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Question: A&I

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You are seeing a 6 year old boy who sustained a bee sting. He presents with diffuse urticaria, wheezing and shortness of breath, and crampy abdominal pain, nausea, and vomiting. There is no angioedema. His vital signs are: temperature 37.7 C, HR 140, RR 30, BP 76/36, pulse oximetry 92% on room air. 

Which of the following is lowest priority in treating his condition?

pemsou5_wp • August 30, 2022

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  1. Kelly September 4, 2022 - 4:08 pm Reply

    D) IV methylprednisolone 2 mg/kg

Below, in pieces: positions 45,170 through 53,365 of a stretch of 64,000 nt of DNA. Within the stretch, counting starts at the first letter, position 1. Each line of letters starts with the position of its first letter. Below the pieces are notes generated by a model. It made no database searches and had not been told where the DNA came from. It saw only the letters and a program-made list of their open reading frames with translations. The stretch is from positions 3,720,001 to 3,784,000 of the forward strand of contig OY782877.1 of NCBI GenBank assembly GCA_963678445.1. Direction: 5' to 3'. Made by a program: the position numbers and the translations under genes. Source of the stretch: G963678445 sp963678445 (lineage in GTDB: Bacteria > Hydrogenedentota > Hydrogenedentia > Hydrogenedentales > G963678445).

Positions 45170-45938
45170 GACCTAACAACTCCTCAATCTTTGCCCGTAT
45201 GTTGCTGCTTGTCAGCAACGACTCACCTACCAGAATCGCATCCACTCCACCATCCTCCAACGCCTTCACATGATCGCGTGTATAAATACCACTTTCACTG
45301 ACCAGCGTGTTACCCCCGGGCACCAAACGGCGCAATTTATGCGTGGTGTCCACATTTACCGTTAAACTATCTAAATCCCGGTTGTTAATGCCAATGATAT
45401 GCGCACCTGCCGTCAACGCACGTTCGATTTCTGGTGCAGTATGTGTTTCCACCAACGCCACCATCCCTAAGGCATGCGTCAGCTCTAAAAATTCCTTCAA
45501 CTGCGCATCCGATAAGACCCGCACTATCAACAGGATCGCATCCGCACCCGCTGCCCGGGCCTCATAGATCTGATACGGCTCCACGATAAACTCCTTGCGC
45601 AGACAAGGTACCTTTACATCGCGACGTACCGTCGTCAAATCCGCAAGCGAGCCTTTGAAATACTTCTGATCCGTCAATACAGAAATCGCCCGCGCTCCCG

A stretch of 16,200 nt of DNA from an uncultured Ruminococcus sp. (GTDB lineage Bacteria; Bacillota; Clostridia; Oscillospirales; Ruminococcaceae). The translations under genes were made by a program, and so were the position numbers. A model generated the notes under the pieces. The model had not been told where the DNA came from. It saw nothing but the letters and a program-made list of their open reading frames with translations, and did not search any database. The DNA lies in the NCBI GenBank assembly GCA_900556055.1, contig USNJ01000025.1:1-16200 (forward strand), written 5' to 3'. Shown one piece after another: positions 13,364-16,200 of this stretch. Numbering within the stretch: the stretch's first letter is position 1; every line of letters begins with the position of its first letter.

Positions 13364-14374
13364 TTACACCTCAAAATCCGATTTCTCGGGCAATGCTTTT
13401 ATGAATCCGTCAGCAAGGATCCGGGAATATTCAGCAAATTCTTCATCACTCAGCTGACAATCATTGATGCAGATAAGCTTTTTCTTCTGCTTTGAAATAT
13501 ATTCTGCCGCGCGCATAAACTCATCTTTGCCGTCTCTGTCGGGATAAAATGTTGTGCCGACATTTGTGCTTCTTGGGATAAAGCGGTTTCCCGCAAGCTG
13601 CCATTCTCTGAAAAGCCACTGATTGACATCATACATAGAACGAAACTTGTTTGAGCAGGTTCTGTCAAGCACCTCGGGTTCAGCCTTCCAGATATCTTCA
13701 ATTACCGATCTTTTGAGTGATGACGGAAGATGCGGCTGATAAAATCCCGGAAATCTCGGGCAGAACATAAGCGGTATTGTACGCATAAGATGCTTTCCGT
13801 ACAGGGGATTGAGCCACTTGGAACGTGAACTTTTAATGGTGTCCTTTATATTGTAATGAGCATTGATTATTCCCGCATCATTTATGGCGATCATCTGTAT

The patient is in anaphylaxis, defined as symptoms involving 2 or more of: skin (pruritis, flushing, urticaria, angioedema), respiratory (dyspnea, wheezing, stridor, hypoxemia), GI (crampy abdominal pain, vomiting, diarrhea), and hypotension. ABC’s take first priority, including oxygen for hypoxemia and fluid resuscitation for hypotension. If his vomiting and respiratory distress are not prohibitory, supine positioning with legs elevated would also be appropriate to improve core perfusion. The top priority for treating anaphylaxis specifically is epinephrine administration, preferably IM. Because the patient is wheezing and hypoxemic, nebulized albuterol may also be helpful. Glucocorticoids are often given in anaphylaxis even though they have not been proven in clinical trials to be helpful and any benefit would not occur for several hours.

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